The three theoretical problems this year included a question on the tidal drag affecting the moon, a question on laser cooling and optical molasses, and a question on the mass to radius ratio of stars and estimating a lower limit to the size of a star. The two experimental problems included measuring the wavelength of light using a razor blade and vernier calipers, and determining the index of refraction difference of a birefringent material. 316 students from about 70 countries took part in the examination.

The US physics team has participated in the International Physics Olympiad since 1986. On four occasions the team has won four gold medals: in Australia (1995), Singapore (2006), Vietnam (2008), and Mexico (2009). The United States hosted the International Physics Olympiad in 1993. In 2010 the Olympiad will be held in Croatia.

Traveling to Merida Mexico for the 40th International Physics Olympiad were:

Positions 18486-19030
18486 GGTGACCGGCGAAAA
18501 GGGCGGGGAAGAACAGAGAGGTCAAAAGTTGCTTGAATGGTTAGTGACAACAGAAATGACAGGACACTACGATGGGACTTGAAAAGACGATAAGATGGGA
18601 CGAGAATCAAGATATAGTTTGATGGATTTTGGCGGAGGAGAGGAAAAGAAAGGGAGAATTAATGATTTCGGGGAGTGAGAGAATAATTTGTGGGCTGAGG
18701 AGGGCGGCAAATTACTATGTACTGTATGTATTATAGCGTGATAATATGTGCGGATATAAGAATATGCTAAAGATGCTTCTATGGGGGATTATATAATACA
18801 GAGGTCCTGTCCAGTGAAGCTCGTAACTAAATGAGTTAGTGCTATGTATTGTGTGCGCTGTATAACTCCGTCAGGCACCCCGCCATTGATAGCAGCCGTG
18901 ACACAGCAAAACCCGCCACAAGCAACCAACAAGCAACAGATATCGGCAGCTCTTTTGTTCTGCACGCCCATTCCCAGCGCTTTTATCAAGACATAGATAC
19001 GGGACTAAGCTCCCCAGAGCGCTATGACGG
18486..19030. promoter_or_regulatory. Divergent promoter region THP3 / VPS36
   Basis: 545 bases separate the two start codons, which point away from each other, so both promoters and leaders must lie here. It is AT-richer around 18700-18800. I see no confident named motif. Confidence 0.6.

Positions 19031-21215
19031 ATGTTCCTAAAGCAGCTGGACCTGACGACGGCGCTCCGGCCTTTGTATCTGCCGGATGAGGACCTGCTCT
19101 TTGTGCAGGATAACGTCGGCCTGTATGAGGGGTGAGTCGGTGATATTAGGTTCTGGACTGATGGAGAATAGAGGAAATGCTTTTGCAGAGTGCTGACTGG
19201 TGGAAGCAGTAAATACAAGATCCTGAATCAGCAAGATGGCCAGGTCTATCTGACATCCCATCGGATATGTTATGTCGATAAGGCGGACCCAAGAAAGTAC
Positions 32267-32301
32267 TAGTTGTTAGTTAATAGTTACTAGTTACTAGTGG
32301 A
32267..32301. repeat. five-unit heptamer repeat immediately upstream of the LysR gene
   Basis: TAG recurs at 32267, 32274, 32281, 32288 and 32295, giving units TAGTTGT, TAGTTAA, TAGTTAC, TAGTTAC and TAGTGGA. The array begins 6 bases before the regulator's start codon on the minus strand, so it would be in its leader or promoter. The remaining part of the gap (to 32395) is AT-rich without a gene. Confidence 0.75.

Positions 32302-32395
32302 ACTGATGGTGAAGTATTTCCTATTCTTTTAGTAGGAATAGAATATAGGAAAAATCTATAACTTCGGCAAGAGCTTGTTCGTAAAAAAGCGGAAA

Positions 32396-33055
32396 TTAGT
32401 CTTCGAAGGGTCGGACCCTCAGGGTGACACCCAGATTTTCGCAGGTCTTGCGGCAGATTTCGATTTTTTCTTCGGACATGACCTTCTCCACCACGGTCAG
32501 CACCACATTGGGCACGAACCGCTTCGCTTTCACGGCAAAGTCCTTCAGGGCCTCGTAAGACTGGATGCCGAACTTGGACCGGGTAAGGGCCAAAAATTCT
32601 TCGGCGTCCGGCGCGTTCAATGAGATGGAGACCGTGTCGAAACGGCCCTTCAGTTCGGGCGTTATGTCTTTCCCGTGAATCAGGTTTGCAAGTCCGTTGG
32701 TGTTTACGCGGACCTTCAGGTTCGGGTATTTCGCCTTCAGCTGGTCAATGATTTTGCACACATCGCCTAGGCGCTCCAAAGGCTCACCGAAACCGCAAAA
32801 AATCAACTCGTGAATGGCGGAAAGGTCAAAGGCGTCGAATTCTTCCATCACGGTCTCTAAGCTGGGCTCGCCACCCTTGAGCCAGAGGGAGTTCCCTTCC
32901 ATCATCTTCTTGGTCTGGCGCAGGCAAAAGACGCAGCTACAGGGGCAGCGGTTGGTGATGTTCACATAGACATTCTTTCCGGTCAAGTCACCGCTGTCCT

David Field, of Andover, MA, a sophomore at the Phillips Andover Academy in Andover, MA;

Bowei Liu, of Freemont, CA, a sophomore at Mission San Jose High School in Freemont, CA;

Marianna Mao, of Freemont, CA, a senior at Mission San Jose High School in Freemont, CA;
Anand Natarajan, a senior at The Harker School in San Jose, CA;

Joshua Oreman, of Los Angeles, CA a senior at Harvard Westlake School, Los Angeles, CA;

Paul Stanley, Academic Director, Dobson Professor of Physics and Astronomy at Beloit College;

Warren Turner, Senior Coach, Assistant Professor at Westfield State , College in Massachusetts.

The three graduating seniors will be going to Harvard (Marianna), MIT (Joshua), and Stanford (Anand) next year.

Friday, July 17, 2009

Go Team USA! Traveling Members of The U.S. Physics Team Are in Mexico to Compete in the International Physics Olympiad

July 13, 2009, College Park, MD – The five students representing the U.S. Physics Team as the 2009 Traveling Team, and two of their coaches, are competing with high school students from 84 nations this week at the 40th International Physics Olympiad in Merida, Yucatan, Mexico.